Please apply tort law and the law of agency in the story of David, Home, and Nightwatchman Company. What liabilities do these guys owe to Freddy and what will their defense be?
There are three categories of tort law: strict liability torts, intentional torts, and negligent torts. Freddy's injury comes under the umbrella of negligent torts. Here, Freddy is injured because of negligence on David's part. While driving, David looked into his rear view mirror when Freddy bit Thomas on the arm. Because he was momentarily distracted, David drove into the other lane and hit an oncoming car. As a result of his negligence, Freddy was injured in the car crash. Under tort law, David will likely be held liable for negligence, and Freddy's Guardian Ad Litem can sue David for compensatory damages (money to pay for Freddy's medical expenses and lawyer's fees).
Under the law of agency, the principal (in this case Nightwatchman Company) would be responsible for any injuries its agent (David) causes a third party (Freddy). However, David cannot successfully point to the law of respondeat superior as a defense. Respondeat superior holds an employer legally liable for an employee's actions within the scope of employment. So, in order to claim respondeat superior as a defense, the employee must have been acting on behalf of his employer at the time of the accident. This happens not to be true in David's case.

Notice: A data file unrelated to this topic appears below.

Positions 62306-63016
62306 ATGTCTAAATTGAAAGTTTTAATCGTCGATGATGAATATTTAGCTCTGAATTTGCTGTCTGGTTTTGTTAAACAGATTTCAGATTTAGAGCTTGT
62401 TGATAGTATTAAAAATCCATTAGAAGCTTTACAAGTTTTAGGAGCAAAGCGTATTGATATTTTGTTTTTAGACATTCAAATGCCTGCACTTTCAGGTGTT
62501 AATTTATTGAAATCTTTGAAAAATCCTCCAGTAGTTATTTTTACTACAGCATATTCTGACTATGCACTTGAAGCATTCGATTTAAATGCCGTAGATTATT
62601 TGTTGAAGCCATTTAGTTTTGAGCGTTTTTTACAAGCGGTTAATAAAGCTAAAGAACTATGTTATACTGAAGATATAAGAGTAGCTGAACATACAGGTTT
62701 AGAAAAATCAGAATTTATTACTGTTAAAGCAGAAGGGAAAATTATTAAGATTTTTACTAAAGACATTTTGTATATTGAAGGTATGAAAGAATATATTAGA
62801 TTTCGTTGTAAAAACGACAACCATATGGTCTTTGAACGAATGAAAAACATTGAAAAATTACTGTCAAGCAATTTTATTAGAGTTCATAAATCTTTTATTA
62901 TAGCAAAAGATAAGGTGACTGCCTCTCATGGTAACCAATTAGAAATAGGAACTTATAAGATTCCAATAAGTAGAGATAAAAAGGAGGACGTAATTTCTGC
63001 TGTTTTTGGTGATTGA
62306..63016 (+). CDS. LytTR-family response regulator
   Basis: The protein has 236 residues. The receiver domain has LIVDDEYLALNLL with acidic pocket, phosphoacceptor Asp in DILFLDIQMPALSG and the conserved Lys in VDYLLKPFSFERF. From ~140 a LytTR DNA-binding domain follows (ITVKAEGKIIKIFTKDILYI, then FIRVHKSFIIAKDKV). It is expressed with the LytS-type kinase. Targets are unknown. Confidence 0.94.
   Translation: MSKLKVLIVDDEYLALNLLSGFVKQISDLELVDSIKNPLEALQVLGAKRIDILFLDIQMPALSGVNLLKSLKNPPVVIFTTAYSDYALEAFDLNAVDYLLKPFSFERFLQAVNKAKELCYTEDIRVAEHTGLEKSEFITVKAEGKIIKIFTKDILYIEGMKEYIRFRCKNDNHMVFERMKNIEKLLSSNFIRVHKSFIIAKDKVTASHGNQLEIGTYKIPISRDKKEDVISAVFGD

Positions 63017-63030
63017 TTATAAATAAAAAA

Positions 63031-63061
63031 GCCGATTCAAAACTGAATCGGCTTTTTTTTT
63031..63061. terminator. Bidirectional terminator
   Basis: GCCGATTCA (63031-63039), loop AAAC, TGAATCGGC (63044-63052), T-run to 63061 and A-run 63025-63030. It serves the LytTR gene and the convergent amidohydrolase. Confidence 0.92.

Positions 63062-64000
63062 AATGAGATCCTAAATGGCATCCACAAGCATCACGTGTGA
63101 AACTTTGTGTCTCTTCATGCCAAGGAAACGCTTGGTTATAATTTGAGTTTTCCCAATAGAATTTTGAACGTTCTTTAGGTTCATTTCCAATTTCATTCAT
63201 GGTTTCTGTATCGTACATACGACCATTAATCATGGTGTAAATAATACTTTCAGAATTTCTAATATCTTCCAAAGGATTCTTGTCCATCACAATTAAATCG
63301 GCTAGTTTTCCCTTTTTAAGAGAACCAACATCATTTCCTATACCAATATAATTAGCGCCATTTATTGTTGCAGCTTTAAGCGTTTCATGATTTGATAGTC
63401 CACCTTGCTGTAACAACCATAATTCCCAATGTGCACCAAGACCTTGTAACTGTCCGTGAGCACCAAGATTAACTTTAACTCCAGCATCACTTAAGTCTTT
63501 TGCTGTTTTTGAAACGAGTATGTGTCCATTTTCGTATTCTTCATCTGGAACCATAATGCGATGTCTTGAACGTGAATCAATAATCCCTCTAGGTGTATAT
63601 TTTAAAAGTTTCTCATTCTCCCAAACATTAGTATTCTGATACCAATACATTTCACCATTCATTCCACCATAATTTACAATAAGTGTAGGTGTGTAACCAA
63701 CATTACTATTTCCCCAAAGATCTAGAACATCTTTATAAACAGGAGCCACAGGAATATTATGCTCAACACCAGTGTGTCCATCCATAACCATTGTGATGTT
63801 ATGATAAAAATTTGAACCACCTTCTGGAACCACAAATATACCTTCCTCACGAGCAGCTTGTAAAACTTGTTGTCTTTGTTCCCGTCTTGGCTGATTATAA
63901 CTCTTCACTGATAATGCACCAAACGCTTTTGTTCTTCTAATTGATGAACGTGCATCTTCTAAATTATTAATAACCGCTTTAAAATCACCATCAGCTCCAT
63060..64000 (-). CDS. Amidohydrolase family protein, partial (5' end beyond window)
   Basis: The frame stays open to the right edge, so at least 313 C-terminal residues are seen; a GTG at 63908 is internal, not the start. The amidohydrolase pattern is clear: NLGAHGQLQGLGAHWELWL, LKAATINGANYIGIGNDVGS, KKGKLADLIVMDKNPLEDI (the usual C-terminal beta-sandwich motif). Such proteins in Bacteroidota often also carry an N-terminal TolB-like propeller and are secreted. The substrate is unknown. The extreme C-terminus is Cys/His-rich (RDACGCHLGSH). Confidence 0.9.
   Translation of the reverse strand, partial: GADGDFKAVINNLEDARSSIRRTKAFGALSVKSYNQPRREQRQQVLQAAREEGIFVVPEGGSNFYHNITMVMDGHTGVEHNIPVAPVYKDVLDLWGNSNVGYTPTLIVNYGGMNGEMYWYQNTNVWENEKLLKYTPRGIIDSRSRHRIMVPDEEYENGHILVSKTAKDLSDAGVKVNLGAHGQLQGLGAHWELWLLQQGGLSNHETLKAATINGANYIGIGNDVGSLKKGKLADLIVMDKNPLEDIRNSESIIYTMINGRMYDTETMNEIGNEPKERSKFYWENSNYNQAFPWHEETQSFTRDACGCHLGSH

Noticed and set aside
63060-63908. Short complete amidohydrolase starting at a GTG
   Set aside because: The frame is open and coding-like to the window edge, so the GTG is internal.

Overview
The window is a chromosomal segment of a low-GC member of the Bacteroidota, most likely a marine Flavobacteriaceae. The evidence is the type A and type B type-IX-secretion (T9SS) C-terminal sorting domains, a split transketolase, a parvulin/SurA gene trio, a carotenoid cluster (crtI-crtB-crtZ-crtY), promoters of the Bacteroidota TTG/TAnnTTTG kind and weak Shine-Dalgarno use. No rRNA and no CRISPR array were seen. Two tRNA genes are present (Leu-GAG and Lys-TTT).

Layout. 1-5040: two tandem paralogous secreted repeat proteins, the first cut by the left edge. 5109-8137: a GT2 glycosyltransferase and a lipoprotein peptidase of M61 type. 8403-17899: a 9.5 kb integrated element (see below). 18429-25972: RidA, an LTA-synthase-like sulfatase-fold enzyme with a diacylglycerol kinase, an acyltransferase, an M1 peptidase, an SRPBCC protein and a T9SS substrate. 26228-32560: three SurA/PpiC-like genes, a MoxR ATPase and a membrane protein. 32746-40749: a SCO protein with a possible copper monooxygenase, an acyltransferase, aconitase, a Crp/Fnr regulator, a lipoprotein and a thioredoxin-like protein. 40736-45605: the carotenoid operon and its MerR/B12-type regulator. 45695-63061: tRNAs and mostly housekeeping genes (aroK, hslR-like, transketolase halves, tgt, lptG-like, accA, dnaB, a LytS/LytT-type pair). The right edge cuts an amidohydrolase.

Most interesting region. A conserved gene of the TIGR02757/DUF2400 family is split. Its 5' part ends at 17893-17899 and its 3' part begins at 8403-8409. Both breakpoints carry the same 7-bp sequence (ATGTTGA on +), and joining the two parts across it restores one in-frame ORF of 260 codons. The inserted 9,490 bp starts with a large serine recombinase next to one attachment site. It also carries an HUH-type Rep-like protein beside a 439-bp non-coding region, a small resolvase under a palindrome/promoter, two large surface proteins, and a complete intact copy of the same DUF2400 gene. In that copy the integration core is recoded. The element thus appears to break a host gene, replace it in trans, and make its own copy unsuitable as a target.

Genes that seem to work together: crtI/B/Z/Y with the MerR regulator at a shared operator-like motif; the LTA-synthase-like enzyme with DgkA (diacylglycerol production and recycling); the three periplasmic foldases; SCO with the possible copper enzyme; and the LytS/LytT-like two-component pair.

Although he was driving a company car at the time of the accident, David was not performing any duty on behalf of Nightwatchman Company, his employer. Therefore, David cannot resort to the respondeat superior defense.
Freddy also cannot point to respondeat superior to hold Home responsible for his injuries. In other words, Home is not liable for Freddy's injuries because David is not an employee of Home. Rather, as a foster parent, David is an independent contractor. So, Freddy cannot hope to claim compensatory damages from Home for his injuries. Under tort law, however, Freddy's lawyer can argue that Home was guilty of Negligent Entrustment. The law of Negligent Entrustment states that a principal can be held liable for allowing an agent to use a "dangerous instrumentality" (in this case, a car) if he or she could have known that the agent was incapable of using it properly.
In David's case, he was limited to driving for employment purposes only. Freddy's lawyer could argue that when David and his wife were interviewed, Home failed to ask for documentation certifying the validity of David's license for all types of driving. This argument is problematic, however, as the lawyer must be able to show a tendency towards dangerous behavior with a motor vehicle on David's part. The lawyer must also show that David's past violations of motor vehicle law led to other third party injuries and that this fact was known to Home.